Who is this procedure meant to help? Primarily, relatives who either were omitted from the original U visa application, if for example your relative abroad was not in a position to join you in the U.S when you originally filed your U visa application; or relatives who only recently became a qualifying family member, like a new spouse.
Remember that most of the family members for whom you could potentially file an I-929 petition, including your spouse, parents, and children, probably could have obtained U visas as your derivatives had the relationship existed at the time you filed your original U visa application. A common example of when one would file an I-929 petition, therefore, is if the person got married while in U-1 status.
To successfully petition for your family member, you must establish that either you or your relative will suffer extreme hardship if not allowed to stay in or enter the U.S. to join you.
USCIS evaluates extreme hardship on a case-by-case basis, taking into account the particular facts and circumstances of each case. If the qualifying family member for whom you are applying is in the U.S, you will have to demonstrate that removal of this person will result in a degree of hardship to you or to the person beyond that typically associated with removal.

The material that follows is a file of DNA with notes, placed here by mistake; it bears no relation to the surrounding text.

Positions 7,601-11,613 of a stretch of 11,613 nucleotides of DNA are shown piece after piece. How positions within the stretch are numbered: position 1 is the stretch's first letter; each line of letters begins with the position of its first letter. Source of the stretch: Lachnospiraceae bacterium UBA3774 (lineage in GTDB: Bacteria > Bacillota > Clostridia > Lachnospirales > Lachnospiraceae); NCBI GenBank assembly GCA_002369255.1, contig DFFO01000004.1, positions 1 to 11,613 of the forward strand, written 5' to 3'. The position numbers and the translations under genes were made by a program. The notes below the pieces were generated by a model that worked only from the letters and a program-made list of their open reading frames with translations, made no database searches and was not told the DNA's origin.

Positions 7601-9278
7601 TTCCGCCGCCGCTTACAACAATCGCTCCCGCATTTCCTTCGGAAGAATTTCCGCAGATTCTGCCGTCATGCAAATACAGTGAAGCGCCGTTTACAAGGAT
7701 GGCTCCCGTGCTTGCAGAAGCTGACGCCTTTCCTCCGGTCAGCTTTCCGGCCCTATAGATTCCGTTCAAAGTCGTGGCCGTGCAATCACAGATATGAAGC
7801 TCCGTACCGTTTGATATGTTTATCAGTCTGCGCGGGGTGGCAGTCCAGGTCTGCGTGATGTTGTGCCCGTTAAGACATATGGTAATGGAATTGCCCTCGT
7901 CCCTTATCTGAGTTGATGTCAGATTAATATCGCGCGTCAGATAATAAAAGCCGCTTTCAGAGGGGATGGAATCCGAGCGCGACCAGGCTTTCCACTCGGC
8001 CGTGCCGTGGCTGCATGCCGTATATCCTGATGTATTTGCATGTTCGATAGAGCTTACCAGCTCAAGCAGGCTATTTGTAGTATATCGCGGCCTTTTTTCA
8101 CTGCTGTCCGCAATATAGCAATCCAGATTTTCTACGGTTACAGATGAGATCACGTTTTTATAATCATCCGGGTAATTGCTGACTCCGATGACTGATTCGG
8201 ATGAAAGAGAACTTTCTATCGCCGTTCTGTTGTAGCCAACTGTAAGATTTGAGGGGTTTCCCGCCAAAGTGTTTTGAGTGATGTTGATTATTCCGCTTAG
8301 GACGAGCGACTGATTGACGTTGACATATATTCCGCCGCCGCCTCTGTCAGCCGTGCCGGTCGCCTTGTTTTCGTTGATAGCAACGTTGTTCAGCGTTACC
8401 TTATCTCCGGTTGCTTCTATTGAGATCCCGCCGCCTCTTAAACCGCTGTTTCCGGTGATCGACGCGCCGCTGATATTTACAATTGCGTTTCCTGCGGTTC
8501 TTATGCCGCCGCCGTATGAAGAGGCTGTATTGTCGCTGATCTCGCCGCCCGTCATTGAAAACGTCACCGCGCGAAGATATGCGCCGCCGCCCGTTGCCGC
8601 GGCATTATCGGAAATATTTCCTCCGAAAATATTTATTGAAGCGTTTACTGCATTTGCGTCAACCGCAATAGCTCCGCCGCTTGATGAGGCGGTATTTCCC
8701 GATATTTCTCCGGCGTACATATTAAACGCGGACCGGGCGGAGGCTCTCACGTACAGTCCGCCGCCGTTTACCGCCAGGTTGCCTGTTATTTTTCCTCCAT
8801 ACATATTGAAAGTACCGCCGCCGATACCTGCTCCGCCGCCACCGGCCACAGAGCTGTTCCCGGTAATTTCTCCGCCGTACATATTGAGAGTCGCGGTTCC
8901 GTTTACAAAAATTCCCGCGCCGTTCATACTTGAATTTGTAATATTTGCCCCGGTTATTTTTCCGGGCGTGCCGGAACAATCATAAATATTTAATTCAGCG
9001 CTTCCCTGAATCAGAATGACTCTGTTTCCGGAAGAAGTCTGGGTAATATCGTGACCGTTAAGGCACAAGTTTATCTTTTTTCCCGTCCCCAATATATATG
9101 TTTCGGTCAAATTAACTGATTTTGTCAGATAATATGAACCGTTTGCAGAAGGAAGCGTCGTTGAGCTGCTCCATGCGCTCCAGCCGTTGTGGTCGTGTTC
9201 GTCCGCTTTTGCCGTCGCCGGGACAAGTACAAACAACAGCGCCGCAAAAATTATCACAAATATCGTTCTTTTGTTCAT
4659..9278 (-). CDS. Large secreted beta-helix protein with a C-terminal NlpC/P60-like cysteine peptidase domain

USCIS takes into account the fact that you are applying as a crime survivor in assessing hardship to you and your family member. The agency will consider how you and your family member will be affected if you remain in the U.S. without your relative, as well as how your lives would be affected if you left the U.S. to join your relative in the event he or she is removed from this country or not allowed to enter the United States.
USCIS will consider a variety of factors when making an extreme hardship determination, including those that relate to you having been a victim of a crime. For example, the agency will assess the nature and extent of the physical or mental abuse you suffered as a result of having been a victim of criminal activity, any risk you have of being harmed by the perpetrator if you have to return to your home country or any loss of access to mental health or medical services for victims if you return to your home country, among others.
Furthermore, USCIS will consider any other relevant factors, so it's helpful to also include information about extreme hardship to your relative. Evidence of how long your family member has lived in the United States, medical issues he or she has, and treatment the relative receives in this country but might not have access to abroad, or fears he or she has of remaining in or returning to the home own country, are all examples of what might be relevant to showing extreme hardship to a family member.